Monday, January 4, 2016

First Thaw

After the first snow, quickly in my neighborhood, comes the first thaw. Looking out the window, I watch the snow melt rain down from the branches. Not so long ago, three hours perhaps, these branches sagged inches lower with the snow and ice coating them.  As their load lightens, branches reach toward the thin-growing-stronger light of the sun.

Memory rolls back.... Sitting in the teachers' lunchroom of a school sometime in my first month. Many prior lunches were spent eating alone in my classroom, doing paperwork or writing lessons or rearranging furniture. This day I had forgotten my lunch at home. I recall thinking about skipping the meal altogether, then realizing I was hungry. So I followed a couple of other teachers in the direction I knew was the students' lunchroom, hoping they were going to the teachers' lunchroom. Chatter everywhere around me as I stand in line to buy my lunch. I feel frozen and weighed down. I am the 'new kid on the block' in this setting. How do I fit in? What do I say? I take my tray and sit at a table as yet unoccupied, believing it would be safer to have people join me rather than the other way around. Teachers crowd in to the other tables, taking a chair from my table, then another. I feel myself shrinking inward, wondering if I will ever come to this lunchroom again. As with that ray of sunshine starting the dripping thaw, when another teacher sits beside me, I feel my limbs lighten up. He smiles as he introduces himself, says what he teaches, and asks me if I'm enjoying the school. I know the feeling of that first thaw, the gentle warmth inviting a lifting and opening. And it is enough.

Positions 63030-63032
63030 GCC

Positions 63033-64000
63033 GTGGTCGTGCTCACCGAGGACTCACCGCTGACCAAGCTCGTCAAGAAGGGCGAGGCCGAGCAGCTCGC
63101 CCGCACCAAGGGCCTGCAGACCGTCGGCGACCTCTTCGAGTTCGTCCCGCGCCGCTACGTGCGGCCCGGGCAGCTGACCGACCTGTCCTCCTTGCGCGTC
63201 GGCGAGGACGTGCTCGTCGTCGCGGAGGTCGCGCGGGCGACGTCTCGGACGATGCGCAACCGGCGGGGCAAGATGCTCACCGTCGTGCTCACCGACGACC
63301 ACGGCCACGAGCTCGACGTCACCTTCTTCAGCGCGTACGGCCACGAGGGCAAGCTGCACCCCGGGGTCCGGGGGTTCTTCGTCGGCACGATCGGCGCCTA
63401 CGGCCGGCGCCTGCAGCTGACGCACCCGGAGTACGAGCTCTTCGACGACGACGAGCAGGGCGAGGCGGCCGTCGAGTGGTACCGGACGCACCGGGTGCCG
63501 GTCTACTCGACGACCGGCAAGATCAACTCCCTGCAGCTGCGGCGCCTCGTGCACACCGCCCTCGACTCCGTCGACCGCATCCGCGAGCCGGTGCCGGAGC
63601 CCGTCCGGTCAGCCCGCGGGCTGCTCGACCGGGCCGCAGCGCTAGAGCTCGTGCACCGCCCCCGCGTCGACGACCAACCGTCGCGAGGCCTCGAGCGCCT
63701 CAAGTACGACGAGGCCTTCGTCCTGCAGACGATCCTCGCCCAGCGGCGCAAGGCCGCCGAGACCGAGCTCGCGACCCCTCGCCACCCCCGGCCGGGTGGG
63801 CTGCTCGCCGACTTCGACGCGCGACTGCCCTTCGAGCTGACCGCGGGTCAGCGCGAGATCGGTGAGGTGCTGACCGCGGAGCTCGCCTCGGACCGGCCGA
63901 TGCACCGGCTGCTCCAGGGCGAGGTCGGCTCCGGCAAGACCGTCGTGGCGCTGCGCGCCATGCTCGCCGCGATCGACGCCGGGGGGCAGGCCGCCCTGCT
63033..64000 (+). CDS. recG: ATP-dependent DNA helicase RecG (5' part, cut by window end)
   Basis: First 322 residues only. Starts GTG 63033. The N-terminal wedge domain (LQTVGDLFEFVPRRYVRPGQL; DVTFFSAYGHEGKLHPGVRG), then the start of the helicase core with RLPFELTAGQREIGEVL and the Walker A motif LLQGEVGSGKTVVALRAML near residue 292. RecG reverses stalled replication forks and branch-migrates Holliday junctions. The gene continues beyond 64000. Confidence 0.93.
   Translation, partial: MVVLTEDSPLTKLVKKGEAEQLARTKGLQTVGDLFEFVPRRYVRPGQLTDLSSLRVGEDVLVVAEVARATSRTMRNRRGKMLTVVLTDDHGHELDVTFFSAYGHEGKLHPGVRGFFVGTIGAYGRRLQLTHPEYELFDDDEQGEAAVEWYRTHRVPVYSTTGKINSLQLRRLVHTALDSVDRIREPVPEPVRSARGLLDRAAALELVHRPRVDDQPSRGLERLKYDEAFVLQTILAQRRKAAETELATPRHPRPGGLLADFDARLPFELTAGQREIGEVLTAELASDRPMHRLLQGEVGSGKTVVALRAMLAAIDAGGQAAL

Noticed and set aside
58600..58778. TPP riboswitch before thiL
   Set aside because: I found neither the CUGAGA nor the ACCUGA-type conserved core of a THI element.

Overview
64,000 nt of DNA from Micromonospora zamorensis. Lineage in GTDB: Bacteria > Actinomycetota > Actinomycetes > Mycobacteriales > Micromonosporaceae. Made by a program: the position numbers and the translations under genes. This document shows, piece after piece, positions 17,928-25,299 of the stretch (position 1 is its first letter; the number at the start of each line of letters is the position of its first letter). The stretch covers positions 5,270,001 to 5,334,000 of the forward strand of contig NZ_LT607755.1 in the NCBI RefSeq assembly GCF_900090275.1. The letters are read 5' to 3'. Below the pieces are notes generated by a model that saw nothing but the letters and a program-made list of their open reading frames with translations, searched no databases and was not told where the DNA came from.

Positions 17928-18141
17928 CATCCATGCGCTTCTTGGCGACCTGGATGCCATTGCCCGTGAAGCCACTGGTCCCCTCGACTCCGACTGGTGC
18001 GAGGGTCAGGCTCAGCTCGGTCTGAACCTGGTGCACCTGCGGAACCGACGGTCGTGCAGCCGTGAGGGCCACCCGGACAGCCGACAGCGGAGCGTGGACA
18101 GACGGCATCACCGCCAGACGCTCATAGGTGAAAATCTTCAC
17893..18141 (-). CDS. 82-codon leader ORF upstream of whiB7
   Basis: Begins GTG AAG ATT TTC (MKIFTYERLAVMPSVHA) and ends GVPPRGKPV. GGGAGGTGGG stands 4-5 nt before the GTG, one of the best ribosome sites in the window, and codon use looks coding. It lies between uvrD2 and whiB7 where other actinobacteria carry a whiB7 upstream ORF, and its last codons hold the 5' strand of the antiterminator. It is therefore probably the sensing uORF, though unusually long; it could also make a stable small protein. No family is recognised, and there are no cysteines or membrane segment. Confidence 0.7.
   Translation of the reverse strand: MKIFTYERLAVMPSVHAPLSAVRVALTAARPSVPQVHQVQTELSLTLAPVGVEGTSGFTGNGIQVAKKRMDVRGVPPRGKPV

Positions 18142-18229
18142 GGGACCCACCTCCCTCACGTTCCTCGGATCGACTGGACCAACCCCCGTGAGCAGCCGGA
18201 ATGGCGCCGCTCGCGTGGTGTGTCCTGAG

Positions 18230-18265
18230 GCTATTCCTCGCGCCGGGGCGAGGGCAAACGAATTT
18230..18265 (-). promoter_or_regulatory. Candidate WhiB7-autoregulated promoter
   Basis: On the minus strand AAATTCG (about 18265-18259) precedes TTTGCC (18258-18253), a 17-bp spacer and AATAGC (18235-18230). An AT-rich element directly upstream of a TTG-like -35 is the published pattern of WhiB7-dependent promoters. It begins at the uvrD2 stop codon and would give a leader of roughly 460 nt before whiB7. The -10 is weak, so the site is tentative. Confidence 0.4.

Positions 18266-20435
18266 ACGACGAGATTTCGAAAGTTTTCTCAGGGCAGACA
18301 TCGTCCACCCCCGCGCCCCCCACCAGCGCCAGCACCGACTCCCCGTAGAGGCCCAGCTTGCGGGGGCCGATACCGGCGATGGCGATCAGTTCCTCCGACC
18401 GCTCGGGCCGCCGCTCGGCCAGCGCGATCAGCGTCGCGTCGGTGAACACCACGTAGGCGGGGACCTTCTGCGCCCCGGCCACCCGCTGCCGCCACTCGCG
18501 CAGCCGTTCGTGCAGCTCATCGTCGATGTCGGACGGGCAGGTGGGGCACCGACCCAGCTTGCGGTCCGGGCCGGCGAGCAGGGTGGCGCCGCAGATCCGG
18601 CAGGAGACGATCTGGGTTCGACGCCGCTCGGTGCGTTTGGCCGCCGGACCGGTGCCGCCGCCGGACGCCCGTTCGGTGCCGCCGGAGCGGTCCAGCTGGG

When did you feel yourself frozen? What started the thaw? How did you recognize the shift in yourself? What did it mean for you? What circumstances bring you back to that sense of freezing? How have you recognized another's frozen moment? How have you assisted in the moments of thaw?

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